You can also see that there’s a good amount of content here, but it’s broken up into segments–1, 2, 3–that makes it easily digestible. So instead of a long form paragraph that’s gonna be difficult for users to peruse, they have images here, titles, and then quick-to-read descriptions of this piece of content.

Then, of course, here you have cards. You have an image, a title, and you have a description, then you have some type of call-to-action here as well.

So you could see that there’s a lot of content on this page, but it’s segmented in a really digestible way that makes it easy for the end user.

The Serial Position Effect

Next, let’s talk about the serial position effect. Now what this means is that users remember the first and last things in a series. That’s why the header and footer of a website are so crucial to making that user experience an easy and memorable one.

So you can see in this header, it looks great, they have an arrow to scroll down, and they also have a preview of the next section, so I know I can scroll here.

Now what I wanna do is I wanna know about these hidden heroes, in regards to technology, and I can click their profiles to learn more. As you can see, as I get close to the footer, I get this really cool call-to-action to join the newsletter.

That’s a really big component on this website, because they wanna really build that email list. Now the footer has just a little bit more information on whom I can contact and reach out to.

So usually, in a website’s footer you have options that are in the main menu to access any additional pages that you might need. But try to keep your important content at the top, as you can see here, this is the main idea of what this website is about. Then we have this clear, concise, action area here for us to sign up for the newsletter.


Now let’s switch a little bit to usability. So you want to keep your users informed and up-to-date with appropriate feedback. Feedback can come in many different ways.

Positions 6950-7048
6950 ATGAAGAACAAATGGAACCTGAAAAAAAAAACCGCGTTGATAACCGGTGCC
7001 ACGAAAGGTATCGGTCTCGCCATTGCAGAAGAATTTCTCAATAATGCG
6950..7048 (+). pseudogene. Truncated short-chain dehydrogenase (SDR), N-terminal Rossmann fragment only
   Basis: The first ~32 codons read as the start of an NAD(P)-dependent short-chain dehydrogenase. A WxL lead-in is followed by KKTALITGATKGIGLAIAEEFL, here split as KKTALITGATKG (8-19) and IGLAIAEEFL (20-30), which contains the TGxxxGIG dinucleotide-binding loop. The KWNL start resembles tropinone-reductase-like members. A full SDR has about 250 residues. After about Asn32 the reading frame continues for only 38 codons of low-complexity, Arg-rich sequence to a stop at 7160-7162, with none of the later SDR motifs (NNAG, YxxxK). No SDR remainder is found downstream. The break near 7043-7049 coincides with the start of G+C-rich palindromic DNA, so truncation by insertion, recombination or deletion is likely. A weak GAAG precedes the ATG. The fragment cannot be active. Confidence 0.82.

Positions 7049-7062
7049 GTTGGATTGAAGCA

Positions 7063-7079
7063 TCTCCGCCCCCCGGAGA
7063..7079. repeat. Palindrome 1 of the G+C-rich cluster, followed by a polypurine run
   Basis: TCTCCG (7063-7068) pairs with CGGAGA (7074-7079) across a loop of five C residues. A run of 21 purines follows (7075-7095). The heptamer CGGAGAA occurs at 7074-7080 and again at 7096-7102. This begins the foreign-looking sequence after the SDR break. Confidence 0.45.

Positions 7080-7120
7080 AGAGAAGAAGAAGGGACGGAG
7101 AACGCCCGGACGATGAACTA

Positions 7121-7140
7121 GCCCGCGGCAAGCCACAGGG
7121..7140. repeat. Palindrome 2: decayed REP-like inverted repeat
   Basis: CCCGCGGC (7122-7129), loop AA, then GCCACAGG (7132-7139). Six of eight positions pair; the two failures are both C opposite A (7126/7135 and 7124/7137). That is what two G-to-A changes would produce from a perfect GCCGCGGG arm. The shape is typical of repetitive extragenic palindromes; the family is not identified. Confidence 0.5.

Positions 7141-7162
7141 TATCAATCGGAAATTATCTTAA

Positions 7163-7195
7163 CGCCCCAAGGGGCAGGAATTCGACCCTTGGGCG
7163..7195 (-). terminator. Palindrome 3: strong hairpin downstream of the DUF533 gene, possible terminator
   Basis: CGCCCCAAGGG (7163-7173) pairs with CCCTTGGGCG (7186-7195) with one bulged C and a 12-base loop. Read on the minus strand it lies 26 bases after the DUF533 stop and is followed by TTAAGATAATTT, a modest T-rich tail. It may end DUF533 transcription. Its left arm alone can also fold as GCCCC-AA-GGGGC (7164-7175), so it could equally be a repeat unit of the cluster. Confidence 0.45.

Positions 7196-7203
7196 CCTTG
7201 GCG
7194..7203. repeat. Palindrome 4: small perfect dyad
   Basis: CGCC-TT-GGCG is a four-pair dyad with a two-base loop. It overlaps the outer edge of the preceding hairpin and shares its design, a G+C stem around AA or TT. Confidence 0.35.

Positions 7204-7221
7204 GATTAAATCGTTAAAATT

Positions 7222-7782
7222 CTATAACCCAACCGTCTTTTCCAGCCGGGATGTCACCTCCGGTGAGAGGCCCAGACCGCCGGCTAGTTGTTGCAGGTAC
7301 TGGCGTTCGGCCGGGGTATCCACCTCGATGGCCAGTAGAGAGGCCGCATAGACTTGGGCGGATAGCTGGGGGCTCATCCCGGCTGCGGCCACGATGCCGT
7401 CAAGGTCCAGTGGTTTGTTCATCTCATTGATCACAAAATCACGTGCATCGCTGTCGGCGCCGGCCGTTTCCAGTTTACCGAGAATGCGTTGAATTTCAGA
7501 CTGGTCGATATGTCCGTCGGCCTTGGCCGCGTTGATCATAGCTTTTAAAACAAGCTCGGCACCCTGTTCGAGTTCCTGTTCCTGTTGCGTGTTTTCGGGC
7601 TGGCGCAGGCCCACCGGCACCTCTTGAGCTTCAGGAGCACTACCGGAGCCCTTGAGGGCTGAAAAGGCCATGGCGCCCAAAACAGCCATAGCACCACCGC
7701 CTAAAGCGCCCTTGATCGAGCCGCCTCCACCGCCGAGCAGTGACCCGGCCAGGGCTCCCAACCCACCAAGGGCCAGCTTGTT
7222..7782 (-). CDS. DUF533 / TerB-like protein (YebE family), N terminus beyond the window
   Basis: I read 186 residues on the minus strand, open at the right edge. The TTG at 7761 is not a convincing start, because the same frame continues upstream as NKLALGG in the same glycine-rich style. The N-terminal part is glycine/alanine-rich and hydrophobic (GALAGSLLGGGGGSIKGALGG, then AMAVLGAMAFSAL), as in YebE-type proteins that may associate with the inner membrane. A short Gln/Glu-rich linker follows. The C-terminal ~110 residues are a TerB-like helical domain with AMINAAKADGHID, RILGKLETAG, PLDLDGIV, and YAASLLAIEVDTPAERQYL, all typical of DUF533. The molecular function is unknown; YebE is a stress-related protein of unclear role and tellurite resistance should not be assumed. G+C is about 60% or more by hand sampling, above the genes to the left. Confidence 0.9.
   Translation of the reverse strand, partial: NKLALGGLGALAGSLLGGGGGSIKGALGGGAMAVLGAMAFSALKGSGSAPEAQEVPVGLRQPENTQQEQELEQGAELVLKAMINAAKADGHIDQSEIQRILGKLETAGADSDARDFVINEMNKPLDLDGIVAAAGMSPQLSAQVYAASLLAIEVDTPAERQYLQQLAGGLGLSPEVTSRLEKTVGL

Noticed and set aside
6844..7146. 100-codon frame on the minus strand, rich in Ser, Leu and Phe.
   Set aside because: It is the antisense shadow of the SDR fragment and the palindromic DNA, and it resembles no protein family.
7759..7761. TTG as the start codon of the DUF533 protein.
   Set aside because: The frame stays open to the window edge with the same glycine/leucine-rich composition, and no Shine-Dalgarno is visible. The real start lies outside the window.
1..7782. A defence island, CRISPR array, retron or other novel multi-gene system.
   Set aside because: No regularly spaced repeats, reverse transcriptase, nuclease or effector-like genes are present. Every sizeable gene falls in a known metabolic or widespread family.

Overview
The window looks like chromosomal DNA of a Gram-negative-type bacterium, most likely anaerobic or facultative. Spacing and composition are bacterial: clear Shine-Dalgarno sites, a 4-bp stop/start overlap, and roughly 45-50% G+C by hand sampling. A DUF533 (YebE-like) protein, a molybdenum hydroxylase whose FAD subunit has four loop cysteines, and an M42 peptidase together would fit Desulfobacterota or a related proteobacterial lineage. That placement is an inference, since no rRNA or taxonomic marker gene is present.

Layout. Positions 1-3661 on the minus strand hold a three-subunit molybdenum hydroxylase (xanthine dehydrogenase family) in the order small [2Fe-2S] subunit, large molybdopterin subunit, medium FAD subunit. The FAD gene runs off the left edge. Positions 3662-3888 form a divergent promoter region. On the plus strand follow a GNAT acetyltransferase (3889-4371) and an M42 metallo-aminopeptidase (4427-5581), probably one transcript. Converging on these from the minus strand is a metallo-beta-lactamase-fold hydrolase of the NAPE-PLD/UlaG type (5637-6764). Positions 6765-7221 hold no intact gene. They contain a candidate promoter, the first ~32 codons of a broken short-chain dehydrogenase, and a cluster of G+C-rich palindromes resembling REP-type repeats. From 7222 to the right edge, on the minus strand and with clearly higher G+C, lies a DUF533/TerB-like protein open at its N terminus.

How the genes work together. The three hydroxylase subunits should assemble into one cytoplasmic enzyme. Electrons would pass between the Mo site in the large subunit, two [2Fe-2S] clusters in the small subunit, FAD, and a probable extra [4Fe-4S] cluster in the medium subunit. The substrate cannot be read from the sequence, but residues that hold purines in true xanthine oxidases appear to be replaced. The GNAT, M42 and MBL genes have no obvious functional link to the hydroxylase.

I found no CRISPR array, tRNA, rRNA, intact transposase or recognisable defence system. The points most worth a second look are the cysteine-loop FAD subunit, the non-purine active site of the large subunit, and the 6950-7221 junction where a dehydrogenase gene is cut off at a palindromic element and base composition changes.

On this website we built for a client, you can see that when you highlight your mouse over this, this bubble starts to have an effect. I always say to add some kind of highlight effect to a button because then it shows the user that this item is interactive, that they can use it and that there’s an appropriate action once they click that link.

Feedback can be arrow changes, effects, arrows, points, items, moving interaction–those are all considered effects. Even as you scroll, the content starts to scroll up and populates as I scroll through this website.


Also, you want to make your website original, like Pablo’s website here, for his design astrologists project.

But you do wanna keep conventional things, right? Every website should have a header, a footer, should have a logo on the top left or top area so you can signify what this brand is. Usually folks read left-to-right, so having the important content left, with image content to accompany that, works really great, and then having really clear call-to-action in the upper right corner.

So most websites will follow this criteria. It doesn’t say that you can’t be creative, but you do want to stick to standards that most people understand–especially when it comes to accessibility and being able to reach a larger audience.

White Space

Lastly, let’s talk about white space. Now you can see on the iPhone 13 webpage, it gets millions of views per month, and it’s literally just a long form sales page. But as you can see, they do a great use of white space, and essentially they used all the elements that I talked about in this quick video.

As you can see, there’s a nice amount of white space on each side, some consistency in regards to the title and description, as well as this call-to-action here–there’s a highlight option here, it’s just really subtle. But it’s Apple, so they can get away with it.

You can see that there’s a lot of white space in regards to the content, right? You have text in this lower left corner, so you can see this homie’s beautiful face, and then this large image. All this is really, really strategic in regards to how this content is showcased–and they’re using the card format, which really organizes the content and make it look really great on a desktop device.

Here, you can see that all the content is broken up in groups here, so you know that these are all identical. So these are all ideal principles that you can use in reading and creating your website design and development.

Again, a lot of these are common knowledge, but it’s great to put this behind some elements that you can see in real time, and I really hope this was helpful.


Thank you all for checking out the video content, it is much appreciated. Make sure you Comment, Like, Subscribe. Make sure you give me that feedback I need to make these informed decisions, you all, and I will see you next week.

A web designer on laptop waving at computer